Many contemporary definitions of “artist” and “art” are highly contingent on culture, resisting aesthetic prescription, in much the same way that the features constituting beauty and the beautiful cannot be standardized easily without corruption into kitsch.
The present day concept of an ‘artist’
Artist is a descriptive term applied to a person who engages in an activity deemed to be an art. An artist also may be defined unofficially as “a person who expresses him- or herself through a medium”. The word is also used in a qualitative sense of, a person creative in, innovative in, or adept at, an artistic practice.
Most often, the term describes those who create within a context of the fine arts or ‘high culture‘, activities such as drawing, painting, sculpture, acting, dancing, writing, filmmaking, new media, photography, and music—people who use imagination, talent, or skill to create works that may be judged to have an aesthetic value. Art historians and critics define artists as those who produce art within a recognized or recognizable discipline. Contrasting terms for highly skilled workers in media in the applied arts or decorative arts include artisan, craftsman, and specialized terms such as potter, goldsmith or glassblower. Fine arts artists such as painters succeeded in the Renaissance in raising their status, formerly similar to these workers, to a decisively higher level, but in the 20th century the distinction became rather less relevant.
The term may also be used loosely or metaphorically to denote highly skilled people in any non-“art” activities, as well— law, medicine, mechanics, or mathematics, for example.
Often, discussions on the subject focus on the differences among “artist” and “technician“, “entertainer” and “artisan“, “fine art” and “applied art“, or what constitutes art and what does not. The French word artiste (which in French, simply means “artist”) has been imported into the English language where it means a performer (frequently in Music Hall or Vaudeville). Use of the word “artiste” can also be a pejorative term.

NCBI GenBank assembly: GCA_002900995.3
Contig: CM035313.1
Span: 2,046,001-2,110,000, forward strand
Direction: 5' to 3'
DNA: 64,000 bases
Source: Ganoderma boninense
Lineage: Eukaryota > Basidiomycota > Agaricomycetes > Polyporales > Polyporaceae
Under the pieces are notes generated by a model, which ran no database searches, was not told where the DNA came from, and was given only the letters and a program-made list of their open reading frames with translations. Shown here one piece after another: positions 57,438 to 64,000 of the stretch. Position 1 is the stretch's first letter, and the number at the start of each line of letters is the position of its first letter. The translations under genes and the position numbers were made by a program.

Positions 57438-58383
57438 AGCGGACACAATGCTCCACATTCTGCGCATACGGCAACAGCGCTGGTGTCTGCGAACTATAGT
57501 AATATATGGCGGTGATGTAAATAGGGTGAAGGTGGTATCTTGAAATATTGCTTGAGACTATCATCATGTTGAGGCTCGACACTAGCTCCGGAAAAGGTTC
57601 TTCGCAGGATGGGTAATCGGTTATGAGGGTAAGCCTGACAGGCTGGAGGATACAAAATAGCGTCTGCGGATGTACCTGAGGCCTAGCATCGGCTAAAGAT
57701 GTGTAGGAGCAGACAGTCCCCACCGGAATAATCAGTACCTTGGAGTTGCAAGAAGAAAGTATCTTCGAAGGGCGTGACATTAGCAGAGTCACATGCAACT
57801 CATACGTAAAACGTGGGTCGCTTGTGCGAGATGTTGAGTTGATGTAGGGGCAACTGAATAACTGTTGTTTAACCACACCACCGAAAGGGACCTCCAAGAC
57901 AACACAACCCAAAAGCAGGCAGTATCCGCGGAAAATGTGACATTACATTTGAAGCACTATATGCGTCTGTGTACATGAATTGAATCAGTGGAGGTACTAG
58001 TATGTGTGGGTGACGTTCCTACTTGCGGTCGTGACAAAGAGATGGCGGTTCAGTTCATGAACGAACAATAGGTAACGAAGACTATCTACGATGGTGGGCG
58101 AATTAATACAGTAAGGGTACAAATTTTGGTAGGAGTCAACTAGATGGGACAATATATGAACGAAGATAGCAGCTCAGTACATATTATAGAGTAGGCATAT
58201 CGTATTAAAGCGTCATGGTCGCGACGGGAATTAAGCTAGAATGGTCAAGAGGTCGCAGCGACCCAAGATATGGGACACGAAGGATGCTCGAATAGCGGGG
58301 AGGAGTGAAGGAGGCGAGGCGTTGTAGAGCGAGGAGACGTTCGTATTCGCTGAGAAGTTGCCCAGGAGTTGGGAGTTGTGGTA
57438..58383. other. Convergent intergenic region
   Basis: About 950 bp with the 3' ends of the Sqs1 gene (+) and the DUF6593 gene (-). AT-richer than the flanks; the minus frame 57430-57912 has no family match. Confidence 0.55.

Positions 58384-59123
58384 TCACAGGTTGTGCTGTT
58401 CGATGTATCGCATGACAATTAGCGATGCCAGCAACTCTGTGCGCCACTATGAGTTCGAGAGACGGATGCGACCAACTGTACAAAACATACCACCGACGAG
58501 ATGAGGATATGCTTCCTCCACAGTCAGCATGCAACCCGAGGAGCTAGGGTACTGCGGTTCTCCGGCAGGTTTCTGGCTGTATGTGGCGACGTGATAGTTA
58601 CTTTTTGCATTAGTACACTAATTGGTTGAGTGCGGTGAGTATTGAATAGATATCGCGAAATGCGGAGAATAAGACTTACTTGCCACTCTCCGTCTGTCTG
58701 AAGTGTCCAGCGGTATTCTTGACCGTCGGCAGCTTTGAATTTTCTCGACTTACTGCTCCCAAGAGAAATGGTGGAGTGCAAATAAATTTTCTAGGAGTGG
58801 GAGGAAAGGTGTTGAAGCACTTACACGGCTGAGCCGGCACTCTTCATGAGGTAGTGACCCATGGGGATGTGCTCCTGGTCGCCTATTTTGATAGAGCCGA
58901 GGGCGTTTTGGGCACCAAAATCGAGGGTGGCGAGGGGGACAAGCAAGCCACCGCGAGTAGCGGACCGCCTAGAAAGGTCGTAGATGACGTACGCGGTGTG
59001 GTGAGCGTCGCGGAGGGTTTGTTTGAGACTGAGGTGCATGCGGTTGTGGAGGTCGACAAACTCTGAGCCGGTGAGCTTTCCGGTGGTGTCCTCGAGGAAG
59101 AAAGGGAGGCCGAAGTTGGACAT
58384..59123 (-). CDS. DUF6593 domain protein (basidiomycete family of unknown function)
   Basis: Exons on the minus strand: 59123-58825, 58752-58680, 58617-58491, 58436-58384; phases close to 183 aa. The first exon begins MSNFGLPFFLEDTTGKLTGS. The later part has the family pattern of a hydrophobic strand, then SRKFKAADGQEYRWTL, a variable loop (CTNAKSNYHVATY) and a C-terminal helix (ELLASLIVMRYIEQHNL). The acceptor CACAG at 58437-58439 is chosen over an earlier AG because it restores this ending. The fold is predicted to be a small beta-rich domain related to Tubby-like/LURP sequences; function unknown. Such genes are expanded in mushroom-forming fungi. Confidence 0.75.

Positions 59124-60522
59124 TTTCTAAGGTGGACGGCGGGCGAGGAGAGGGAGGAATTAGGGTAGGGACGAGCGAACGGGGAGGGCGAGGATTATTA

The English word ‘artiste’ has thus a narrower range of meaning than the word ‘artiste’ in French.
In Living with Art, Mark Getlein proposes six activities, services or functions of contemporary artists:
- Create places for some human purpose.
- Create extraordinary versions of ordinary objects.
- Record and commemorate.
- Give tangible form to the unknown.
- Give tangible form to feelings.
- Refresh our vision and help see the world in new ways.
After looking at years of data on arts school graduates as well as policies & program outcomes regarding artists, arts, & culture, Elizabeth Lingo and Steven Tepper propose the divide between “arts for art’s sake” artists and commercially successful artists is not as wide as may be perceived, and that “this bifurcation between the commercial and the noncommercial, the excellent and the base, the elite and the popular, is increasingly breaking down” (Eikhof & Haunschild, 2007). Lingo and Tepper point out:
- arts consumers don’t restrict themselves to either “high” or “common” arts; instead, they demonstrate “omnivorous tastes, liking both reggae and Rachmaninoff” (Peterson & Kern, 1996; Walker & Scott-Melnyk, 2002)
- data indicates “artists are willing to move across sectors and no longer see working outside the commercial sector as a badge of distinction or authenticity” (Bridgstock, 2013; Ellmeier, 2003)
- academic, policy, and government leaders are adapting—widening—programs & opportunities in recognition of “the role of artists as drivers of economic growth and innovation” (Bohm & Land, 2009; DCMS, 2006, 2008; Florida, 2012; Hesmondhalgh & Baker, 2010; Lloyd, 2010; Iyengar, 2013).
- arts graduates name “business and management skills” as the “number one area [they] wish they had been more exposed to in college” (Strategic National Arts Alumni Project [SNAAP], 2011; Tepper & Kuh, 2010).